Erika Monroe-Kane, Director of Communications
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MMoCA Spring to Fall 2015 Exhibitions
MADISON, WI – The Madison Museum of Contemporary Art (MMoCA) announces a slate of thoughtful exhibitions, both intimate and expansive, that feature artwork by artists working today and building international reputations, as well as work by established, internationally renowned artists.
The museum has developed an abundant schedule of talks, events, films, workshops, and kids programming to complement the exhibitions. These are typically free of charge, as is admission to MMoCA.
Young at Art
State Street Gallery: March 28 through May 10, 2015
Organized biennially, Young at Art presents works of art by Madison Metropolitan School District students in kindergarten through grade 12. The exhibition is the result of a long-standing collaboration between MMoCA and the school district’s Fine Arts Department. Each of Madison’s public school art teachers is invited to submit up to three works of art for the exhibition; these may include individual works as well as those made collaboratively. This process allows for the full range of technique, subject matter, and mediums to be represented, including drawing, painting, collage, photography, sculpture, jewelry, ceramics, fiber, found objects, and media arts. Young at Art calls attention to children’s creative potential and to the scope and variety of individual expression. It also highlights the high caliber of studio art instruction in Madison’s public schools, as well as the integration of art history and cross-cultural studies in the school art curriculum.
In addition to the exhibition, five works of art from Young at Art will be featured on billboards throughout Madison over the coming year. MMoCA is pleased to be able to broaden awareness of Young at Art, MMoCA family programming, and the importance of art education through this new partnership with Adams Outdoor Advertising.
Eric and Heather ChanSchatz: 22nd Century
Main galleries: February 7 through May 17, 2015
The Madison Museum of Contemporary Art is currently presenting a major survey of work by Eric and Heather ChanSchatz, who have garnered international recognition for their vibrant, abstract paintings created in conjunction with communities across the world. An in-depth and multifaceted exhibition, Eric and Heather ChanSchatz: 22nd Century will be on view in the main galleries through May 17, 2015.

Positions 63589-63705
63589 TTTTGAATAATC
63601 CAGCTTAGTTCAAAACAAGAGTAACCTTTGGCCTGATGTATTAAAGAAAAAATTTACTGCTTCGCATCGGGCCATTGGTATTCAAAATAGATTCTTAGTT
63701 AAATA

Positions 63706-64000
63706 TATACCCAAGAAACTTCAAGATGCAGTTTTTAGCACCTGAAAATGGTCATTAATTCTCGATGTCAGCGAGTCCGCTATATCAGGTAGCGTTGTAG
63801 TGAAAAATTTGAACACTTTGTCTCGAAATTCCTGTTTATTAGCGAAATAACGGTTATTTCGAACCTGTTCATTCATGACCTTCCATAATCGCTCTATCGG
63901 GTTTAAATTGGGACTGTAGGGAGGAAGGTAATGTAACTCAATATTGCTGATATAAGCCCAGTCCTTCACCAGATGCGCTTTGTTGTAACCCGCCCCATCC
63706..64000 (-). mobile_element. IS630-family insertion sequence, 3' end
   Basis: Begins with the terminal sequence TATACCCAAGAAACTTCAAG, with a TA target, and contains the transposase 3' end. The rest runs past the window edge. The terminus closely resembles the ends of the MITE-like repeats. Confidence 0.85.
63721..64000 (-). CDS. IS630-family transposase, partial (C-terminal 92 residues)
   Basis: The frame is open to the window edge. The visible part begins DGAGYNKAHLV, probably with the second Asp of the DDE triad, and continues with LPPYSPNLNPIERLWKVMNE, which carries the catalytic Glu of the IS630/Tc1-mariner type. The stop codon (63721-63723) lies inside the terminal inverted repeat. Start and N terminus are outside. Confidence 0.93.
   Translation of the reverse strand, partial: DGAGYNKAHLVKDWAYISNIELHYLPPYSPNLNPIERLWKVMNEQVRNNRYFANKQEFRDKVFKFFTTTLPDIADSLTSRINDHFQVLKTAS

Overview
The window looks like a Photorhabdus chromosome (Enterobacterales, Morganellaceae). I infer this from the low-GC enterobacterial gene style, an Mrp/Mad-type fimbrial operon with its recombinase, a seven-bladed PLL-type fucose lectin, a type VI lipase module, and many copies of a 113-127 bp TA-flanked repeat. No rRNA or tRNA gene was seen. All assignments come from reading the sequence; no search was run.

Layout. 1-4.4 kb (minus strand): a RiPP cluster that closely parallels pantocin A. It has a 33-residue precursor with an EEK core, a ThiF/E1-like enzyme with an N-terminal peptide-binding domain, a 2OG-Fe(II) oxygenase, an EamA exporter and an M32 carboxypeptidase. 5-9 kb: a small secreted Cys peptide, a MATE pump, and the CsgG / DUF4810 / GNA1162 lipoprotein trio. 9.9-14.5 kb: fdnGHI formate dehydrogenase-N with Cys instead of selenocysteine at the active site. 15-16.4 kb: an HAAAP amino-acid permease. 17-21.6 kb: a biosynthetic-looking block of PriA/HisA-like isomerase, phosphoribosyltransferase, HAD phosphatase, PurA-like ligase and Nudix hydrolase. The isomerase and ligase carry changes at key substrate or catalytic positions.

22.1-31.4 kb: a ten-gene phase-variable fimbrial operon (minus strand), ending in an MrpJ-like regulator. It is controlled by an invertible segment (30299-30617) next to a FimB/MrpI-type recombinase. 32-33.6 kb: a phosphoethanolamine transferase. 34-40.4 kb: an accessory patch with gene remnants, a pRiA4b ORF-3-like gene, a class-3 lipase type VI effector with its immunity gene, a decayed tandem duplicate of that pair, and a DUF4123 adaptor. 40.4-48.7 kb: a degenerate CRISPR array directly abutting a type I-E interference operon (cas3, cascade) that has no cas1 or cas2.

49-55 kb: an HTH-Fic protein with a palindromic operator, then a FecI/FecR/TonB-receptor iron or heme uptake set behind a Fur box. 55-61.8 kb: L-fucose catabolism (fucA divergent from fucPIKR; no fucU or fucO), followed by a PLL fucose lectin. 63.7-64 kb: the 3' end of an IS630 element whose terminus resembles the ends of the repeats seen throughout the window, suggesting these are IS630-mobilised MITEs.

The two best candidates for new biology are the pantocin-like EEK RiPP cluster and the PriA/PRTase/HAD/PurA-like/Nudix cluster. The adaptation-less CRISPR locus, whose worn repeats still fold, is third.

This exhibition presents large-scale paintings created in conjunction with international communities, including American soldiers in Iraq, coal miners in Pennsylvania, Cairo citizens in the Arab Spring, and stateless children in Thailand. Central to their work at MMoCA will be a new artwork undertaken in collaboration with a wide spectrum of the Madison community, further extending the scope and scale of the artists’ work.
Wisconsin Pastorale: The Early Paintings of Lois Ireland
State Street Gallery: May 16 through July 19, 2015
A confident line and deft handling of color distinguish the work of Lois Ireland, a child prodigy who became an accomplished painter early in life. Wisconsin Pastorale: The Early Paintings of Lois Ireland presents a selection of Lois Ireland’s Wisconsin landscape paintings. Ireland embraced American Regionalism, a revival of Realism that took place around World War II. This movement celebrated national identity and offered the beauty and simplicity of the countryside as an antidote to the rigors of the modern age.
Ireland’s work, when she was just fourteen, caught the attention of John Steuart Curry, the famed American Regionalist painter who quickly became her mentor. She produced her most important regionalist work over the next decade, through her teens and early 20s, continuing the tradition of such well-known artists as Curry, Thomas Hart Benton, and Grant Wood. Wisconsin Pastorale: The Early Paintings of Lois Ireland, presents over twenty of Ireland’s paintings from this period.
StoryBook: Narrative in Contemporary Art
Henry Street Gallery: August 15, 2014 through May 31, 2015
StoryBook explores narrative and storytelling in contemporary art. It presents works of art from the permanent collection by such artists as Robert Barnes, Romare Bearden, Richard Bosman, Roger Brown, Warrington Colescott, and Gladys Nilsson.
Throughout the history of art, stories have been “told” in a variety of ways. Conventional approaches to illustrating narratives have included showing multiple events in a single scene, sequential panels, or a single frame where stories are based on a written text and thus rely upon the viewer’s prior familiarity with them. More recent approaches have added narratives derived from artists’ biographies or story lines that are implied or ambiguous, and often ask viewers to create or complete the story. As this exhibition demonstrates, the ancient art of telling stories continues to be a vital tradition.